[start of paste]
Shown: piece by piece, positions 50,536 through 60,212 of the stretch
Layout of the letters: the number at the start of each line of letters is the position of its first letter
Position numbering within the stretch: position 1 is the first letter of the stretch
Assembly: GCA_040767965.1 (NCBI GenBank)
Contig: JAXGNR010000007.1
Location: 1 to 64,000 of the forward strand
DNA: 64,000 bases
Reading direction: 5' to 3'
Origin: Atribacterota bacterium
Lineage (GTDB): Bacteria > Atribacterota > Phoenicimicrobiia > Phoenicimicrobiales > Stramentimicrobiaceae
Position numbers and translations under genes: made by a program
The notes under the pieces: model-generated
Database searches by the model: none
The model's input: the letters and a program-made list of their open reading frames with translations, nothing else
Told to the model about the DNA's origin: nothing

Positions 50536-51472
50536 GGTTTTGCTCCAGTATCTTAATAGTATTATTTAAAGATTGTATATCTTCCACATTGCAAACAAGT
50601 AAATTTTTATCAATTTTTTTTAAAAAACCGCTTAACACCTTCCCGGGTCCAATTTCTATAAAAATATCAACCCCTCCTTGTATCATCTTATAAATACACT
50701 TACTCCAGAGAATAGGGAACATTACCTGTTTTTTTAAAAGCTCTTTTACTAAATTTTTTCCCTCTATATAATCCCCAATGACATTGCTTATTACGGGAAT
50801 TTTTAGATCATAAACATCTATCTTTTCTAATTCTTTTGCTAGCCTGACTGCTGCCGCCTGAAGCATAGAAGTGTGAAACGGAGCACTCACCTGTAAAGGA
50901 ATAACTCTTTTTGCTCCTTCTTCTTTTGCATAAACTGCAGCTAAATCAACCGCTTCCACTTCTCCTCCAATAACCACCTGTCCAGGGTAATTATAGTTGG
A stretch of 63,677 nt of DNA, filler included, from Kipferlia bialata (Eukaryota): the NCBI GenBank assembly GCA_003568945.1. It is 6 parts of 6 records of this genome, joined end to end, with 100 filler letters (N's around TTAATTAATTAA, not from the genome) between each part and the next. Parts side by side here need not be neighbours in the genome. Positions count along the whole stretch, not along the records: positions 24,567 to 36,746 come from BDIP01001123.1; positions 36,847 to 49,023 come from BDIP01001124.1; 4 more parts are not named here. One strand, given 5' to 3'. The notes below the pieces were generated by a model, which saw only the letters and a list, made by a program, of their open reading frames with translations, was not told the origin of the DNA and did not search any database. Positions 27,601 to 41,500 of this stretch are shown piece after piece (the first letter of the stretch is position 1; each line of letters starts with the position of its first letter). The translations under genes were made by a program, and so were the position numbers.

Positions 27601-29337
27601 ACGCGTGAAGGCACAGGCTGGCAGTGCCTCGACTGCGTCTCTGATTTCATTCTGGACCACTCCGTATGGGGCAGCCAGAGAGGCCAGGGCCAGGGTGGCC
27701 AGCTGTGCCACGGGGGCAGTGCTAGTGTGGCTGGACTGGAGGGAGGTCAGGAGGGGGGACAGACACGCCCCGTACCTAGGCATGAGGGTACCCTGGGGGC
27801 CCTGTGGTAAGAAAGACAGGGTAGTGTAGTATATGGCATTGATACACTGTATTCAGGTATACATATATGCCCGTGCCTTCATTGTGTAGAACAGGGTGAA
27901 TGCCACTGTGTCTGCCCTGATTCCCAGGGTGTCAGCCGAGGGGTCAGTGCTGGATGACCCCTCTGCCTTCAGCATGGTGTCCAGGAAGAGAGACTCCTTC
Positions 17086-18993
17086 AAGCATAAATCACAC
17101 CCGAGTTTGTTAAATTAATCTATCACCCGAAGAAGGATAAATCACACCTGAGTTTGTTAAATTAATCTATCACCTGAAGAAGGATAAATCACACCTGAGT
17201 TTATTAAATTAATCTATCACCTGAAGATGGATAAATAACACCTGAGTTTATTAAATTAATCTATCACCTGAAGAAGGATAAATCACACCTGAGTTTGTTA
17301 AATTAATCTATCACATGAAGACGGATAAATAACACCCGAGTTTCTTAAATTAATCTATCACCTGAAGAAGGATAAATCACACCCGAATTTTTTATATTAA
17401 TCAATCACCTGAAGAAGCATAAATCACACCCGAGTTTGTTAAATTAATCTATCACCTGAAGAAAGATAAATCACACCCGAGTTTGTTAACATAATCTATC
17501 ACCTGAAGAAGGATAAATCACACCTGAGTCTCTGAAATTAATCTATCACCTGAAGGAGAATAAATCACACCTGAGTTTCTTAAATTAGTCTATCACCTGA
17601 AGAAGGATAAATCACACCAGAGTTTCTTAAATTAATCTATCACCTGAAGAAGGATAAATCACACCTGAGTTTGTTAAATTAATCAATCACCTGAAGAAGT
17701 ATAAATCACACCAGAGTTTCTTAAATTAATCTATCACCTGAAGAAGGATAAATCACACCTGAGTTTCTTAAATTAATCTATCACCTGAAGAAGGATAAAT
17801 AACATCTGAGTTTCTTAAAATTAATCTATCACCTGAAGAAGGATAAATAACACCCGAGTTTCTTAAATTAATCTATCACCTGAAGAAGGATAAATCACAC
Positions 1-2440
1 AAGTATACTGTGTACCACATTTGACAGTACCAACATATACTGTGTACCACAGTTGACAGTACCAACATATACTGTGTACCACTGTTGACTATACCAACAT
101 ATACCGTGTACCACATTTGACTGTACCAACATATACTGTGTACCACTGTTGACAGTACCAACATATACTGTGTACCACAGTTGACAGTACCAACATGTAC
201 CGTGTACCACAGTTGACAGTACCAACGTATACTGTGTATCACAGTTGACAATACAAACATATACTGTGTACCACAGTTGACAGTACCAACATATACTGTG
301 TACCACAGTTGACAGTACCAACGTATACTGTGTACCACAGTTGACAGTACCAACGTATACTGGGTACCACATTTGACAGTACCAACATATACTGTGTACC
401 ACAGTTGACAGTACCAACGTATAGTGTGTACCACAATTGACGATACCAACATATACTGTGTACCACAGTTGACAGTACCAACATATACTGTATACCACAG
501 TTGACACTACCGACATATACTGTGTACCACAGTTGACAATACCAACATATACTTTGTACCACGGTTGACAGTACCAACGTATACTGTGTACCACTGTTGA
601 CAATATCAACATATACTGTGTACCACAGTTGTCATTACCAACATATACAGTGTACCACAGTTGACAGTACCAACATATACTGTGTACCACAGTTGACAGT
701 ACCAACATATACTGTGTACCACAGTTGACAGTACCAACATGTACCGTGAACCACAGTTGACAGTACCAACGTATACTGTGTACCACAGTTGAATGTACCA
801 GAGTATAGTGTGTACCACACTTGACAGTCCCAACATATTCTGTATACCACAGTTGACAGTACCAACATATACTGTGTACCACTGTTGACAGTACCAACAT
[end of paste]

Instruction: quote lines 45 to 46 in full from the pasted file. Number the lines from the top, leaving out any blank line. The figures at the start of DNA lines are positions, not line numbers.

601 CAATATCAACATATACTGTGTACCACAGTTGTCATTACCAACATATACAGTGTACCACAGTTGACAGTACCAACATATACTGTGTACCACAGTTGACAGT
701 ACCAACATATACTGTGTACCACAGTTGACAGTACCAACATGTACCGTGAACCACAGTTGACAGTACCAACGTATACTGTGTACCACAGTTGAATGTACCA